9/11--The Book of Job
nytheatre.com review by Matt Freeman
August 15, 2004
9/11—The Book of Job is a messy, passionate and precarious piece. Daniel Ashkenasi, the playwright and director, clearly wrote it in the fit of confusion and anger that followed the World Trade Center attack. The tone poem that resulted is loose on structure, but awash with biblical and apocalyptic language. The promised “courtroom” is actually a bare stage of performers, singing and speaking with conviction.
For a New Yorker who was present during the eponymous event, the piece never quite coalesces. Using Job as an everyman American is at best conceptually bold, at worst lacking in much perspective. Considering the amount of suffering and death in Africa or the Middle East, the idea that God somehow was cruel and unknowable for allowing the Towers to fall strikes me as a bit egocentric and, frankly, uniquely American mythology. There is also a dizzying misrepresentation of Job here, even as wonderfully sung and enacted by Joel Briel. Job seems too earnest, too clean, and simply unhappy: a far cry from the biblical Job who was cruelly tortured and viciously abused by his own God. Job’s wife, again sung beautifully by Jamie Matthews, seems uncharacteristically and wholly supportive: a non-entity who generically offers encouragement and harmony.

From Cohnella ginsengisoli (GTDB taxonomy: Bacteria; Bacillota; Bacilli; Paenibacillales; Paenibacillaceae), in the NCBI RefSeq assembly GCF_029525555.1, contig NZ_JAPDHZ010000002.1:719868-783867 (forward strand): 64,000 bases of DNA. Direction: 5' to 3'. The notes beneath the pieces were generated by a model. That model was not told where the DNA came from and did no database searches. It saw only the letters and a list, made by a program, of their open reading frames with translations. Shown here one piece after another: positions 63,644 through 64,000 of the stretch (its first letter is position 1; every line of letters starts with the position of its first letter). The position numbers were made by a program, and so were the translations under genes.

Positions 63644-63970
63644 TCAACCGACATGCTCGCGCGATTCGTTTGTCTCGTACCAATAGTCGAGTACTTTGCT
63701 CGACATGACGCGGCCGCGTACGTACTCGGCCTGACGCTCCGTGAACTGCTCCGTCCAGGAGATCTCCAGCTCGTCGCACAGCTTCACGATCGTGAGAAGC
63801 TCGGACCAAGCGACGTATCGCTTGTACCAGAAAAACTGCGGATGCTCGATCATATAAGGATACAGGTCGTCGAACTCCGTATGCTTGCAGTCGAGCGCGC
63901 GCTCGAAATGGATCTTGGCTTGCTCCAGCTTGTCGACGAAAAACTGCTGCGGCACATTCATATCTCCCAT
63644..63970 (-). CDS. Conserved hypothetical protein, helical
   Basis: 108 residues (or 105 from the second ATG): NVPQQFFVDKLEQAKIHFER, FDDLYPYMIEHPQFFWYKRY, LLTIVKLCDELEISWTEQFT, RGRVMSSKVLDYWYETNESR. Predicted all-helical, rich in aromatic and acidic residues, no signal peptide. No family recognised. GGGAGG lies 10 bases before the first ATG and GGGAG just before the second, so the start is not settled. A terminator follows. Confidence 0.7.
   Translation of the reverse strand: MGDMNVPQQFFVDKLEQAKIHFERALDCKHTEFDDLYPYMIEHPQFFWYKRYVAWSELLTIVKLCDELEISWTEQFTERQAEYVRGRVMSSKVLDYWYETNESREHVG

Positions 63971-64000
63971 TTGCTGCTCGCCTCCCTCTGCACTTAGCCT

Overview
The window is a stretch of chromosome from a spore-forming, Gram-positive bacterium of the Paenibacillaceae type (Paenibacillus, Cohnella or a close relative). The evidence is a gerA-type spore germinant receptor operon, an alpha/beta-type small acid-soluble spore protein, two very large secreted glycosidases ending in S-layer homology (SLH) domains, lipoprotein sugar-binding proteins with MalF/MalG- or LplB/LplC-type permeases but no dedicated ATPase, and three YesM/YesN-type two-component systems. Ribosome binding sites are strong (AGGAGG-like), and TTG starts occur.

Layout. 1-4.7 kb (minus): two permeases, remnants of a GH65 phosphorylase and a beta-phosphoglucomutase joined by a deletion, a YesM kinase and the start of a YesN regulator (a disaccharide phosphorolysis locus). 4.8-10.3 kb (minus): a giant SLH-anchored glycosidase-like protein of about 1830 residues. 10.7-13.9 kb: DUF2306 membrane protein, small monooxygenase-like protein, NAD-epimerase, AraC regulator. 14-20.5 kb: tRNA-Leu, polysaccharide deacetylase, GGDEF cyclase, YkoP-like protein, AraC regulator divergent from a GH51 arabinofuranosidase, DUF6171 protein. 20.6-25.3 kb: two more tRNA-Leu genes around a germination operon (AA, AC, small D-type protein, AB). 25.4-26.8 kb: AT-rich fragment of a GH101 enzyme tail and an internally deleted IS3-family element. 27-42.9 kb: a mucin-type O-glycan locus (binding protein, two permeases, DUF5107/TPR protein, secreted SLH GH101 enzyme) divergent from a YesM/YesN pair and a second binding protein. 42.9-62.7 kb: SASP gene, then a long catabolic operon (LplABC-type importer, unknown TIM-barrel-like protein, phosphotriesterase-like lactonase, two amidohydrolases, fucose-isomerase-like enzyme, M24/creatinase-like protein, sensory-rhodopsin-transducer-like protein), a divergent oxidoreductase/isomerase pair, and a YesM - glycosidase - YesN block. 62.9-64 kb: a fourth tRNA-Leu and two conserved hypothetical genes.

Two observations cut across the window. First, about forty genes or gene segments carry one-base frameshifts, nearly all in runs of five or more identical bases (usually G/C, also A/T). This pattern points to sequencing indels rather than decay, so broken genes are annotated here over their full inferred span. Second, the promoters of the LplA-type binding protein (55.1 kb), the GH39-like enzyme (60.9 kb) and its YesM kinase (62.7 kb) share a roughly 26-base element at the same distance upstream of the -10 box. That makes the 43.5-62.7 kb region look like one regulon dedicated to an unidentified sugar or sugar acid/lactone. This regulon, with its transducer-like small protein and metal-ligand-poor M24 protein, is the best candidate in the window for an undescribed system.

That being said, there were and are plenty of us deservedly enraged and terrified by the event, and that collective voice cries out here in music and dance. The songs, some of them oddly “popular,” some quite beautiful, ponder at almost everything: commercialism, religious bigotry, warmongering, the quest for meaning, swelling nationalism and a grasp for resolution. Flawed as it may be, with its solid cast and poetic tone (all of the text was taken either from an unspecified version of the Bible or the news media), 9/11—The Book of Job is a truthful artifact of Ashkenasi’s turmoil and our national post 9/11 pathos.